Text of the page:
“A couple of weeks ago I was talking to my friend about her date. When I asked if there was a kiss involved, she replied, ‘Okay I did…but only because he showed me a picture of his negative Covid test during the date.’ Justifying a kiss with a COVID-19 test made me chuckle, and then it made me think: has it become normal to talk about when you last got tested on a date? We already know that COVID-19 has changed dating — I can speak to it firsthand. You most likely meet over the internet, and then FaceTime or Zoom a couple of times to ensure this person is “worth” getting out of sweatpants for. Finally, you have that in-person date and spend half the time wondering who is going to break the awkward six-foot space first.
It’s abundantly clear that the pandemic is changing dating culture in two ways. Firstly, it is creating abnormally long amounts of time to engage in conversations. Of course, this can be a blessing and a curse. Newfound time may lead to more profound and intimate conversations, allowing people to become more comfortable before meeting in-person. But I would be remiss if I didn’t mention the downside — it can leave incompatible duos with unbearable moments of uncomfortable silence. Then there’s the second shift: talking about testing. For those that are COVID-conservative, you probably ask a date if they’ve been tested before meeting up in person. Others may panic the next morning and ask about the issue after the fact. No matter where you lay in the spectrum, the pandemic has forced people to think and talk more about medical testing. Personal health has been somewhat of a taboo topic in casual dating of the past few decades, but it appears as if this is changing as COVID-19 persists.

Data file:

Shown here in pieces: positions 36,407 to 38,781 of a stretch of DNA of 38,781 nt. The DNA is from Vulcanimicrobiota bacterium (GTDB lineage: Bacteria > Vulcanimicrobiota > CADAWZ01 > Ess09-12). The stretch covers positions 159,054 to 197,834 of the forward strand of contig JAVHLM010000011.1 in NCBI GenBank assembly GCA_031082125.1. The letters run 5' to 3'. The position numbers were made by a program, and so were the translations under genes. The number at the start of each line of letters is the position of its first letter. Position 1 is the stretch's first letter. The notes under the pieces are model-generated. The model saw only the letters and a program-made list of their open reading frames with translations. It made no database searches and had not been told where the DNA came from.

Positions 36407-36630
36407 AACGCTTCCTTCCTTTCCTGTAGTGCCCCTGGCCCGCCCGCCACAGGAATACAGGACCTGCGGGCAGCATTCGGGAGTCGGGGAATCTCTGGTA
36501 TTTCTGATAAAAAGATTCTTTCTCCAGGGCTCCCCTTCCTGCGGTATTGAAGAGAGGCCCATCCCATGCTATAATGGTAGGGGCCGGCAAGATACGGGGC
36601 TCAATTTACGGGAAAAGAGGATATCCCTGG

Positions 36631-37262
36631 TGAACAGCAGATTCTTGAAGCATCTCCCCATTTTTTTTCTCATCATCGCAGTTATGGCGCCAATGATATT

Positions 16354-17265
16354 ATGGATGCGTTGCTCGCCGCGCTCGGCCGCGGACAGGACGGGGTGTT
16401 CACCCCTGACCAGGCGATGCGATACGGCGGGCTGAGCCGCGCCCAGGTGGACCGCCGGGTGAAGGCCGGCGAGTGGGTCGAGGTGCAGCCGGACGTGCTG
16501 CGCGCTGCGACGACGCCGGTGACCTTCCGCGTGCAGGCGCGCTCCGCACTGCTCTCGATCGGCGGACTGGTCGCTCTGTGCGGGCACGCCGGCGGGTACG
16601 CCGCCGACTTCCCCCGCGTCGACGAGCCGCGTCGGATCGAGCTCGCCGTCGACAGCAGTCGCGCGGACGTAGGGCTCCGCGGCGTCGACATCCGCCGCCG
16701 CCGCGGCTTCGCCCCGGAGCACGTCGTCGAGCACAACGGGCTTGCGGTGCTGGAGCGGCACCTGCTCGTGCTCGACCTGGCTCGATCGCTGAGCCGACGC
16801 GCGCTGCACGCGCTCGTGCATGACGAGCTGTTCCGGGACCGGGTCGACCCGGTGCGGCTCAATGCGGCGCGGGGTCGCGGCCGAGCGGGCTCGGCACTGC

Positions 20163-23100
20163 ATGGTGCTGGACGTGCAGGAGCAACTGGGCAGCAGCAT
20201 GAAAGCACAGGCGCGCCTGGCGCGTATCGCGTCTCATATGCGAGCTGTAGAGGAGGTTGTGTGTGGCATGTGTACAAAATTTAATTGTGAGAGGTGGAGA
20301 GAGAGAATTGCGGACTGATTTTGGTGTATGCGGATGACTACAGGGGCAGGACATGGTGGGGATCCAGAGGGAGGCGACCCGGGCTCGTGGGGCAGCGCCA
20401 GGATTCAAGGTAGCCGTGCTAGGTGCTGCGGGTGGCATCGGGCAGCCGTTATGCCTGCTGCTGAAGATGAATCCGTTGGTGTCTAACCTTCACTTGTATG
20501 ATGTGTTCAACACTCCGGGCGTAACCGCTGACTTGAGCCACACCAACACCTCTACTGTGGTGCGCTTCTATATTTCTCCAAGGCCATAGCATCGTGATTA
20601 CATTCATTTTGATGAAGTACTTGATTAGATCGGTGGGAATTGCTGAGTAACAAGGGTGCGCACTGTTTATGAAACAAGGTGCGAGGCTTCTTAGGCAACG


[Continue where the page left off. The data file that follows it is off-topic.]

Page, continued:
Why do these conversations have to stop at COVID-19? If sexual partners are more comfortable with one another, and they’re already talking about testing, why couldn’t they talk more about sexual health? Now feels like the perfect moment to encourage young adults to have more transparent conversations with their sexual partners about STDs, partner testing, and even consent. Although one conversation may not seem significant, a slow but steady change in attitudes amongst young people has the potential to significantly improve the health of millions of Americans.”